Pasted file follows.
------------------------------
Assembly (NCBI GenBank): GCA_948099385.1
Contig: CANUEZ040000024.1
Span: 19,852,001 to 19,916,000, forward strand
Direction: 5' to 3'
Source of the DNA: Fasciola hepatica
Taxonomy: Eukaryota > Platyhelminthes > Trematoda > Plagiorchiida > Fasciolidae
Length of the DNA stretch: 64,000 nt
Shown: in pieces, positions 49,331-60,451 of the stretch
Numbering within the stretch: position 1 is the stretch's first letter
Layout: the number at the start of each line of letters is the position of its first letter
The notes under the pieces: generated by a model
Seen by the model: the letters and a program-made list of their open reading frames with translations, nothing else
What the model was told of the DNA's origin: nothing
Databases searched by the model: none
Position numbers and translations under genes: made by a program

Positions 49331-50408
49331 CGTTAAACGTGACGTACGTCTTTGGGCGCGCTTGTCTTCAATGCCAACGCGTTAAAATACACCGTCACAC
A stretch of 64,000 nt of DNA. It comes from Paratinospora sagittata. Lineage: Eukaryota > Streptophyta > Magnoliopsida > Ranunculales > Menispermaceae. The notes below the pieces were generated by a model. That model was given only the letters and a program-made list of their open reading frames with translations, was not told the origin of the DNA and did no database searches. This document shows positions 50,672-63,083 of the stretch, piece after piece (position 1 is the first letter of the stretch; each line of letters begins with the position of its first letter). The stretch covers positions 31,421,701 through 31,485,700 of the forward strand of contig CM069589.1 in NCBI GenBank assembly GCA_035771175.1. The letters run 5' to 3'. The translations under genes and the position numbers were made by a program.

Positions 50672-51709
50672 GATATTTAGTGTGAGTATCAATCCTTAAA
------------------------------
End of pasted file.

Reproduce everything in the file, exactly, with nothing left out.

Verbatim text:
Assembly (NCBI GenBank): GCA_948099385.1
Contig: CANUEZ040000024.1
Span: 19,852,001 to 19,916,000, forward strand
Direction: 5' to 3'
Source of the DNA: Fasciola hepatica
Taxonomy: Eukaryota > Platyhelminthes > Trematoda > Plagiorchiida > Fasciolidae
Length of the DNA stretch: 64,000 nt
Shown: in pieces, positions 49,331-60,451 of the stretch
Numbering within the stretch: position 1 is the stretch's first letter
Layout: the number at the start of each line of letters is the position of its first letter
The notes under the pieces: generated by a model
Seen by the model: the letters and a program-made list of their open reading frames with translations, nothing else
What the model was told of the DNA's origin: nothing
Databases searched by the model: none
Position numbers and translations under genes: made by a program

Positions 49331-50408
49331 CGTTAAACGTGACGTACGTCTTTGGGCGCGCTTGTCTTCAATGCCAACGCGTTAAAATACACCGTCACAC
A stretch of 64,000 nt of DNA. It comes from Paratinospora sagittata. Lineage: Eukaryota > Streptophyta > Magnoliopsida > Ranunculales > Menispermaceae. The notes below the pieces were generated by a model. That model was given only the letters and a program-made list of their open reading frames with translations, was not told the origin of the DNA and did no database searches. This document shows positions 50,672-63,083 of the stretch, piece after piece (position 1 is the first letter of the stretch; each line of letters begins with the position of its first letter). The stretch covers positions 31,421,701 through 31,485,700 of the forward strand of contig CM069589.1 in NCBI GenBank assembly GCA_035771175.1. The letters run 5' to 3'. The translations under genes and the position numbers were made by a program.

Positions 50672-51709
50672 GATATTTAGTGTGAGTATCAATCCTTAAA